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December 8-14 is National Influenza Vaccination Week
Representatives from the Deaf Action Center (DAC) in Abilene will be at the health department on Thursday, December 12 at 11a.m. to talk about their services. The DAC serves people who are deaf and hard of hearing with a comprehensive range of services. They will educate and train people in coping and communication strategies, assistive devices and Relay Texas Service and more. DAC assists the hard of hearing, deaf, deaf/blind, vision impaired, speech impaired and mobility impaired, in receiving free communication devices from the State of Texas. Come and learn about the services that DAC offers. Hearing Loss Resource Specialist and Deafness Resource Specialists Programs are funded by DARS office for Deaf & Hard of Hearing Services (DHHS).
The week of Dec. 8-14 is National Influenza Vaccination Week (NIVW), a national observance that was established to highlight the importance of continuing influenza vaccination, as well as fostering greater use of flu vaccine after the holiday season into January and beyond; to observe NIVW, parents will receive hand sanitizer and wipes wipes during the month of December while supplies last.
The health department wants to encourage residents to use preventive actions:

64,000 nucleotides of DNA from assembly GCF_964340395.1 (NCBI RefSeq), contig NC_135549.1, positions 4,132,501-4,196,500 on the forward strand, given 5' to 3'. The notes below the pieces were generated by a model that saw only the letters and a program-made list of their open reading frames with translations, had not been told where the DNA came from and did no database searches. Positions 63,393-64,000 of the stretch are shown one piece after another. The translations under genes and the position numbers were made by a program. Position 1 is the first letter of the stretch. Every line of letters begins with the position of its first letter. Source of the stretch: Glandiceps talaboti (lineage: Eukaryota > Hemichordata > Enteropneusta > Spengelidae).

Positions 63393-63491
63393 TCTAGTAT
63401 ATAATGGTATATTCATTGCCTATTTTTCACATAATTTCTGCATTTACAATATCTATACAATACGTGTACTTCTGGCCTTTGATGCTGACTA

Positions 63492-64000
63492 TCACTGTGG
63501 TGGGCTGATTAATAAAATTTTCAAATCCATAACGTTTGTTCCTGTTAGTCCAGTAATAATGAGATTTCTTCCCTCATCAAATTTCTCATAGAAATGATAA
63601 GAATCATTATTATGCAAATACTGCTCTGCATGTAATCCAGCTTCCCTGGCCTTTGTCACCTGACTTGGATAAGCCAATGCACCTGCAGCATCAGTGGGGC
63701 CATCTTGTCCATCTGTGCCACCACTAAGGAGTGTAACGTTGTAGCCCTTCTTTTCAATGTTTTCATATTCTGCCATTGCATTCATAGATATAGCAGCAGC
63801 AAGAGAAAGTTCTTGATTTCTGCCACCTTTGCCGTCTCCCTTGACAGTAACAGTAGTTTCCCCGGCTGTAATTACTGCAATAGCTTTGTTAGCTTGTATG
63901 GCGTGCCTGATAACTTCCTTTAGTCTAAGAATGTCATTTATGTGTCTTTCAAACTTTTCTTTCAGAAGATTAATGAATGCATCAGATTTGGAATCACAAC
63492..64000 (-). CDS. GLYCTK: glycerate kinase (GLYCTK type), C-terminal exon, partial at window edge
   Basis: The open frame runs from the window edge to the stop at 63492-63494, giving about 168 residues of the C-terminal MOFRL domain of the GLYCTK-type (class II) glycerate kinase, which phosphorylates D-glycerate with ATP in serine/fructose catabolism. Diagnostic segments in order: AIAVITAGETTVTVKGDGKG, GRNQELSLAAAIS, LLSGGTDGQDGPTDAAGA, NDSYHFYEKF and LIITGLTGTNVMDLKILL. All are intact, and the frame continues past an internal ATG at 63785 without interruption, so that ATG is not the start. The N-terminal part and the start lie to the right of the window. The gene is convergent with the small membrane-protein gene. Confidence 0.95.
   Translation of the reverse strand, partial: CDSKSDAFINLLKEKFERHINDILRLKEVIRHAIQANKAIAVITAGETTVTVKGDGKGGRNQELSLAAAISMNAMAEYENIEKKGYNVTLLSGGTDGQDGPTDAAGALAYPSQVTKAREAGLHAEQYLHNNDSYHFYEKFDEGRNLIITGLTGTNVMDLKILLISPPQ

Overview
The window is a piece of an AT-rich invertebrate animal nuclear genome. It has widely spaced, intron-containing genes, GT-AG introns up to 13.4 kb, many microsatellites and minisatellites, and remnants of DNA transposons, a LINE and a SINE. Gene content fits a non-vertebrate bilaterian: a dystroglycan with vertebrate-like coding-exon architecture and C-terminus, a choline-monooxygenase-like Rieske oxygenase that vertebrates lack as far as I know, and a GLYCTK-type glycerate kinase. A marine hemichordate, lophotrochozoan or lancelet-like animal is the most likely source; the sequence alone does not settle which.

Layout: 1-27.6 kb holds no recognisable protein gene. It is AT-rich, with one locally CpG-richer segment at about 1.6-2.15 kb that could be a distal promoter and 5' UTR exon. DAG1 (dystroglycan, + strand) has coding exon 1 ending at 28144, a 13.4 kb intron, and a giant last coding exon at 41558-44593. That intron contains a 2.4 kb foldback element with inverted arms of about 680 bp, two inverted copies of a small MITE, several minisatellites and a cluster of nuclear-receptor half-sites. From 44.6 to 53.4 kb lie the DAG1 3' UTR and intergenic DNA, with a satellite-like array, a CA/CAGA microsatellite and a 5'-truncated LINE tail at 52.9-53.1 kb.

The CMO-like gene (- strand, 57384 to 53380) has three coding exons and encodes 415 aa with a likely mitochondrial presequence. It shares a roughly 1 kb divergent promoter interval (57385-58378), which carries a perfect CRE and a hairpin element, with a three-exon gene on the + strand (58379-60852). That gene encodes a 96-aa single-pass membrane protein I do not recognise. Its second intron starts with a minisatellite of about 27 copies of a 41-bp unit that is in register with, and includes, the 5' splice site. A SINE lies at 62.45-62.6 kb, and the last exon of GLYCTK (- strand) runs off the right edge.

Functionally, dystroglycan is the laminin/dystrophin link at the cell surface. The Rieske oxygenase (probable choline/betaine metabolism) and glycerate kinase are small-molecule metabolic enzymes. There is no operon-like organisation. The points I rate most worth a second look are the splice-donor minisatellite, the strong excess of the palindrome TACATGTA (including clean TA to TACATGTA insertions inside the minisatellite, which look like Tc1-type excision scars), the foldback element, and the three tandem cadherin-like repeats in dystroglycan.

- Cover your nose and mouth with a tissue when you cough or sneeze. Throw the tissue in the trash after you use it.
- Wash your hands often with soap and water. If soap and water are not available, use an alcohol-based hand rub.
- Avoid touching your eyes, nose and mouth, to avoid spreading germs.
- Try to avoid close contact with sick people.
- If you are sick with flu-like illness, CDC recommends that you stay home for at least 24 hours after your fever is gone except to get medical care or for other necessities. (Your fever should be gone for 24 hours without the use of a fever-reducing medicine.)
- While sick, limit contact with others as much as possible to keep from infecting them.
- Get vaccinated for the flu
We will administer the seasonal flu vaccine on Wednesdays during regular immunization clinic. Normally, immunization clinic is held every Wednesday from 8:30 a.m. until 11:30 a.m. and 1:30 p.m. until 4:30 p.m. with the second Wednesday of each month until 6 p.m., but due to holidays and staff trainings, we will not have immunization clinic on December 11, 25 and January 1. We will have late clinic on the 4th of December due to closure on the 11th.
The health department will be closed on Tuesday, Dec. 24, through Thursday, Dec. 26 for the Christmas holidays.
The Sweetwater-Nolan County Health Department is urging people to take precautions to reduce the risk of contracting West Nile virus, a mosquito borne illness. People should use insect repellent when outdoors and avoid going outside at dusk and dawn.